Effectiveness of mandatory postdeployment programs questioned
medwireNews: The Third Location Decompression (TLD) program, currently a mandatory activity for UK military personnel following an overseas deployment, may not always be effective in helping personnel readjust, researchers report.
However, TLD has not been shown to cause harm, and may be useful in reducing alcohol abuse, post-traumatic stress disorder (PTSD), and physical problems in some people.
"Personnel who have experienced high levels of combat need greater support to address their mental health and readjustment needs, whereas those reporting lower levels of combat seemed to benefit from the standard TLD approach," write Norman Jones (Weston Education Centre, London, UK) and colleagues in Occupational & Environmental Medicine.
Jones et al reviewed data from a large cohort study of UK military personnel who had been deployed in Iraq or Afghanistan. Of the 3071 personnel included in the current analysis, 1407 attended TLD sessions; 1664 did not participate in TLD (eg, it was not mandatory at the time; member of Royal Navy or Royal Air Force) and were considered the control group.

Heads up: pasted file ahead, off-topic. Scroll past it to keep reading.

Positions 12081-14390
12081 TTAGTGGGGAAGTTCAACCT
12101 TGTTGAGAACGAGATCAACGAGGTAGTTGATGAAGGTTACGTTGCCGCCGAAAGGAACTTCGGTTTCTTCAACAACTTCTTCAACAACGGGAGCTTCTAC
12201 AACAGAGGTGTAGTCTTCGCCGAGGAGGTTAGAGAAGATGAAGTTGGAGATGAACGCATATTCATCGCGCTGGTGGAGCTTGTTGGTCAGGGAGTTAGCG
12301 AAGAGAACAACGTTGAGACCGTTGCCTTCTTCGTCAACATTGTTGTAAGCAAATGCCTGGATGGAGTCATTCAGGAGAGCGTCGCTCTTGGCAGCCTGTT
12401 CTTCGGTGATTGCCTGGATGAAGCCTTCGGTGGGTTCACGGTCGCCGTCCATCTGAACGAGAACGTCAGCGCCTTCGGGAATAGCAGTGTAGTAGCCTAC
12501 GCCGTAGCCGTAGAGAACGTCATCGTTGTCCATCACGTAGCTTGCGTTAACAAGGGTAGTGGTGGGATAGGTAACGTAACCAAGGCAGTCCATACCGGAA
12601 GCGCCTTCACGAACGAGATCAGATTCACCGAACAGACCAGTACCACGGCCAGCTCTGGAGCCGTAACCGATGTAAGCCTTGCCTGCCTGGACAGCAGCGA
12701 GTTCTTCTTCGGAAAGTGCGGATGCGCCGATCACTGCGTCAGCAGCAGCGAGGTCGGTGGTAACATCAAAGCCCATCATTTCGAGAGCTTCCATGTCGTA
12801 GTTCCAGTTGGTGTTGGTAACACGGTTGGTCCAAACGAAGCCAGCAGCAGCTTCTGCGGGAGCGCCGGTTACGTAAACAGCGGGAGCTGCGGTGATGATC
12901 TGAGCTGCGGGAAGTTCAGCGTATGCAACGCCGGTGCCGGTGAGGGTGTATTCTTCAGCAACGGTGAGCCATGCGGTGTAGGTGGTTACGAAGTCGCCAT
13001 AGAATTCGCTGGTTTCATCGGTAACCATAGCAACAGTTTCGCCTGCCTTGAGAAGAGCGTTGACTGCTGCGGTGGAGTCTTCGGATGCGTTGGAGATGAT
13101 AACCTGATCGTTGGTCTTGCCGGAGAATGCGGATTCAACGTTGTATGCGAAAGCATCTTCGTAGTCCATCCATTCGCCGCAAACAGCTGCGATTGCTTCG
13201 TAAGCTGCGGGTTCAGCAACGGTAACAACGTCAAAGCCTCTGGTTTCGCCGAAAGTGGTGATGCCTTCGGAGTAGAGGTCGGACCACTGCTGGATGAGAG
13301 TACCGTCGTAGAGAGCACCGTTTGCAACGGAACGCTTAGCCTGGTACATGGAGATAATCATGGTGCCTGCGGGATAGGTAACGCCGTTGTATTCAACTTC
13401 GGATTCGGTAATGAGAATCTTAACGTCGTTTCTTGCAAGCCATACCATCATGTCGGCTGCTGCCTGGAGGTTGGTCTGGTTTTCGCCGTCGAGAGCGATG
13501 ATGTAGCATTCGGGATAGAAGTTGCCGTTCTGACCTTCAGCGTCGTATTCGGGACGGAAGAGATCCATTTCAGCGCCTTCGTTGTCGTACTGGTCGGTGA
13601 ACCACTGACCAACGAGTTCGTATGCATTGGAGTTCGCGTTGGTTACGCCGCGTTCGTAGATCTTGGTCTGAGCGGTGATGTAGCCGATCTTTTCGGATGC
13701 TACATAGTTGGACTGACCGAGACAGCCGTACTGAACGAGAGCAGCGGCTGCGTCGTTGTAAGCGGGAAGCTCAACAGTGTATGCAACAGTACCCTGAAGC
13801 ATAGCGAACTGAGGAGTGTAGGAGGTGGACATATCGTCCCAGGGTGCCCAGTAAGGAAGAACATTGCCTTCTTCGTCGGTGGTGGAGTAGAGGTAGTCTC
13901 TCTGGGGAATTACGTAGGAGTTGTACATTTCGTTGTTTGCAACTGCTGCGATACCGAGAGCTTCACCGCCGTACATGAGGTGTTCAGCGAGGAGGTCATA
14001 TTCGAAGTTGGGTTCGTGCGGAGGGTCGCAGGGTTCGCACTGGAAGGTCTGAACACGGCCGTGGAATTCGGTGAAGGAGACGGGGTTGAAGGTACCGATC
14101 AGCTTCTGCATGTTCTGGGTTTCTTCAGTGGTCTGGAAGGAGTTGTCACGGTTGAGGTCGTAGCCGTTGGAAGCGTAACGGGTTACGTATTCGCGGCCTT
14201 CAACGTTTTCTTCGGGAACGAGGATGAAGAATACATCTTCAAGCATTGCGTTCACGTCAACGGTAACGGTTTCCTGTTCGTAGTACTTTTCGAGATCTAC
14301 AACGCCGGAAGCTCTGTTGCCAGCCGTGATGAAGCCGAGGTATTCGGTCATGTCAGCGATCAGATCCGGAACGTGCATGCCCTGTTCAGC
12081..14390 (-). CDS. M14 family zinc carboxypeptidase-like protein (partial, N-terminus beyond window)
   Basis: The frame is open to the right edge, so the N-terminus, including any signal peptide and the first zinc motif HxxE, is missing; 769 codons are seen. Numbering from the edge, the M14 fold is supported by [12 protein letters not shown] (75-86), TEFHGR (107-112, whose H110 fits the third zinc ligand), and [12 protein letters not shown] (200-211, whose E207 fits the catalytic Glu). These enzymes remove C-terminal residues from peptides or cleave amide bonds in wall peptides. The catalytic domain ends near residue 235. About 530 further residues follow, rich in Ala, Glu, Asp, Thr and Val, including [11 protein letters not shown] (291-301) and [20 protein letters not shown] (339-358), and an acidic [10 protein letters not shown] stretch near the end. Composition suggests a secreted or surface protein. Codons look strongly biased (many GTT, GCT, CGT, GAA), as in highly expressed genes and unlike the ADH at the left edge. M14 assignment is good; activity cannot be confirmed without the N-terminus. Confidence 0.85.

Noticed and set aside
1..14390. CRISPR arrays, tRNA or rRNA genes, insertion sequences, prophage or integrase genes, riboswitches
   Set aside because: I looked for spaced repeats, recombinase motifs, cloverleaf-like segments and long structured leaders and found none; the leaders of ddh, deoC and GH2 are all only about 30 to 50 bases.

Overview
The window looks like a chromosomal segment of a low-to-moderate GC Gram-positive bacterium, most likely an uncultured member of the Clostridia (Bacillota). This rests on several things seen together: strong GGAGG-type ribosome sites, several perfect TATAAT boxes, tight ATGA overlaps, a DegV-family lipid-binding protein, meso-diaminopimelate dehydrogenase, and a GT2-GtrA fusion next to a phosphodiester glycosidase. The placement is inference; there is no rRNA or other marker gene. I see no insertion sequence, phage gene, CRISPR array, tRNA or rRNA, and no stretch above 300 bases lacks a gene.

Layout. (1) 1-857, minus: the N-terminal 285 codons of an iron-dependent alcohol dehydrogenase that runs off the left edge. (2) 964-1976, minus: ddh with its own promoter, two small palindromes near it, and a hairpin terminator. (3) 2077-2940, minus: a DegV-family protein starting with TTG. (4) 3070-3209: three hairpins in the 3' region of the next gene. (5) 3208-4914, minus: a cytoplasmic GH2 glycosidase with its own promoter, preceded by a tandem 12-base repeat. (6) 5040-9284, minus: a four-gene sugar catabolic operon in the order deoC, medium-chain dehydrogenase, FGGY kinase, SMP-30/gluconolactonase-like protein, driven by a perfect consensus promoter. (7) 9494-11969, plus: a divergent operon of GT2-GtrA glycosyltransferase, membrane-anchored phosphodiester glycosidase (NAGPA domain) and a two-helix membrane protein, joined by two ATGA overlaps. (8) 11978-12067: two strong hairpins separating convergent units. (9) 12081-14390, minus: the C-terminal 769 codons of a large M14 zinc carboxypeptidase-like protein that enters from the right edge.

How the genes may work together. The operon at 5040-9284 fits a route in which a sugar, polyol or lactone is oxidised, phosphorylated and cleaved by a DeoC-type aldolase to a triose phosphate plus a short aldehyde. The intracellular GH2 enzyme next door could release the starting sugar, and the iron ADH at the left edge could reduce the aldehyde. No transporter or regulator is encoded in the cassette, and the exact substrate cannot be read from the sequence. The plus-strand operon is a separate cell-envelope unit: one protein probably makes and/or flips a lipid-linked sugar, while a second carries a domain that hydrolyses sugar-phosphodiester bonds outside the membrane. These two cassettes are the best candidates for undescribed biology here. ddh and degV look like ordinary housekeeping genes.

There were no significant differences in the amount of postdeployment readjustment problems between the TLD and control groups. However, 3.0% of the TLD group reported PTSD versus 4.5% of the control group, and there was a smaller rate of harmful alcohol abuse among TLD attendees (16.8 vs 19.5%).
The positive effects of TLD were most apparent in personnel with medium combat exposure, particularly with regards to PTSD and physical symptoms. Those who had the least amount of combat exposure were less likely to report any common mental disorders.
As the investigators note, "personnel with more PTSD symptoms in the high-exposure group may be limited in their ability to engage with the TLD process; this may relate to intrusive PTSD symptoms, difficulties with concentration and, therefore, a reduced ability to engage with the psychoeducation elements."
They conclude that while TLD appears to have beneficial effects on mental health, no evidence was found to support the claim that TLD can assist in postdeployment readjustment. "We suggest that further prospective research be undertaken to ensure that future policy regarding TLD is based upon a robust evaluation, and that this should take the form of a RCT [randomized controlled trial]."
By Stephanie Leveene, medwireNews Reporter